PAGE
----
(Hello, my dears, to the end of the “Passing Current” newsletter and the beginning of something new. The day before the stay-in-place order, the man ahead of me in line at the bookstore (I swear this is true) was buying a presentation copy of the Decameron – Boccaccio’s collection of a hundred stories, as told by ten people sheltering in the country outside Florence during the Black Death. There’s no time like quarantine for telling stories.
Between personal and professional changes and a creative block, I let this newsletter go fallow. Working on it and corresponding with you brought me more pleasure than any other writing I’ve done in a long time; I appreciate the opportunity, and if ever there was a time to start again, well –
I had already migrated this newsletter to a proper platform – Buttondown – with a new title, “Twelves,” for something new every twelve days, a clock of stories running on its own cycle inside the calendar. For now, it will come more often. I find that even the thought of starting to write to you again, between housecleaning and carework, job responsibilities and pacing around making phone calls, is helping me. Writing is always a way of addressing the unknown future, and at the moment it feels like the cable strung from shelter to shelter in a whiteout blizzard: just keep following the line.
The magnificent W.G. Sebald talked about where writing began for him as a kind of “self-defense” while constrained in life, under pressure from circumstances: “One of the best means of self-defence, as one knows, is to go into the potting shed and build something that no one understands or no one knows what it is meant to be.”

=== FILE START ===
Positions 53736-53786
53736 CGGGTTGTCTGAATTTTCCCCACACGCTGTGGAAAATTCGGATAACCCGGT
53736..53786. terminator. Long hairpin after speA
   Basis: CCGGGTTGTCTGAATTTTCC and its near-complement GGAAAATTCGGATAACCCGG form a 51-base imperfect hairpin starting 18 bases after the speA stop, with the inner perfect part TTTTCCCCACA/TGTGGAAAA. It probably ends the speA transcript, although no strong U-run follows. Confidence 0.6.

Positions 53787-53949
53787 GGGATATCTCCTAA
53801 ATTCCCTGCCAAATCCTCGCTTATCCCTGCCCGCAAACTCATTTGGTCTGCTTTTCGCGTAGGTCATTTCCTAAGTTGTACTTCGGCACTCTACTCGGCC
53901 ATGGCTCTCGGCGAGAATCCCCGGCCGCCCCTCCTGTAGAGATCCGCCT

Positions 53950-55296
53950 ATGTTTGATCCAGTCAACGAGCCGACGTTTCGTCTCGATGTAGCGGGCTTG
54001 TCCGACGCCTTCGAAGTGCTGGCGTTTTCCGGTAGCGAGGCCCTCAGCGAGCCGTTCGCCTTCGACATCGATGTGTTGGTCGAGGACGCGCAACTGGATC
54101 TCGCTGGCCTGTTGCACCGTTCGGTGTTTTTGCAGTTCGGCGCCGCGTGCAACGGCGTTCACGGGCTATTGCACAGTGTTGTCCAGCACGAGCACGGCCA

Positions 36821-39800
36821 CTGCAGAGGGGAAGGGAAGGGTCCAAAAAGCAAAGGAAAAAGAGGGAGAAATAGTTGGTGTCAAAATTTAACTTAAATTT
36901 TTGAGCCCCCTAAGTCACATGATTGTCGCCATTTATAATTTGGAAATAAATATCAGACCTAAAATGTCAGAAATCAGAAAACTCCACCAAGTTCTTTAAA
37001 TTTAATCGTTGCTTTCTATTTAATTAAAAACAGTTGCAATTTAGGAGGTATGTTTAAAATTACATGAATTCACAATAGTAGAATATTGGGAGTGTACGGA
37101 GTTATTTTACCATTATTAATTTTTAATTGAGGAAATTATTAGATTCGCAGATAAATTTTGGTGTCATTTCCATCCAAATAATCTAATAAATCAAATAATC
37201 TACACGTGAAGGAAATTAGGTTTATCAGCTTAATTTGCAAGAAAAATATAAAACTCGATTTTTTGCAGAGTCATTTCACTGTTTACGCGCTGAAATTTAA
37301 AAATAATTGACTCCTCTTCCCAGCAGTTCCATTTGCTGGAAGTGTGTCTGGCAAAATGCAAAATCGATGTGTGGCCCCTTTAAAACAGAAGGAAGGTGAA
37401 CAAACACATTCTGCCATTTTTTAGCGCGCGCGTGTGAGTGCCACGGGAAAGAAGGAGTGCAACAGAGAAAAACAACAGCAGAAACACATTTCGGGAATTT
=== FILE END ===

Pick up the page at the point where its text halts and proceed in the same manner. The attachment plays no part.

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There are writers with systems (three pages a day, one page a day, a thousand words, red and black ink, white and yellow pages) and then there are what we might call system writers: those beautiful souls whose relentless rigor in the execution of their adopted rules makes the calendar’s grid of their schedule into a trellis on which can grow baroque and weird vines heavy with flowers not found in nature. Think of Pierre Souvestre and Marcel Allain – previously – who cranked out a four-hundred-page Fantômas novel every month by dictating alternating chapters, trying to flummox each other with unresolvable cliffhangers.
Think of the almost infinitely strange Raymond Roussel, writer and dandy, who spent his inheritance (aside from commissioning the first motorized mobile home, his roulante, which included a sitting room and servants’ quarters – trust me, we’re coming back to him later) putting on plays and publishing documents in which, for instance, a change of a letter creates two wildly different sentences, and the whole of the story exists to make one logically result from the other.
And Chicagoan Harry Stephen Keeler, whose singular, hallucinogenic mysteries extruded from the machinery of his homebrew “web-work” plotting system (about whom more later too).
And then there was A.E. van Vogt. Born into a Plautdietsch-speaking family in a Mennonite farm community in Manitoba, he drove trucks and processed census forms in Winnipeg and dreamed of storming the skyscraper battlements of pulp-mag New York City’s science fiction industry. Which he did – through total submission to a system, first for writing and then for everything.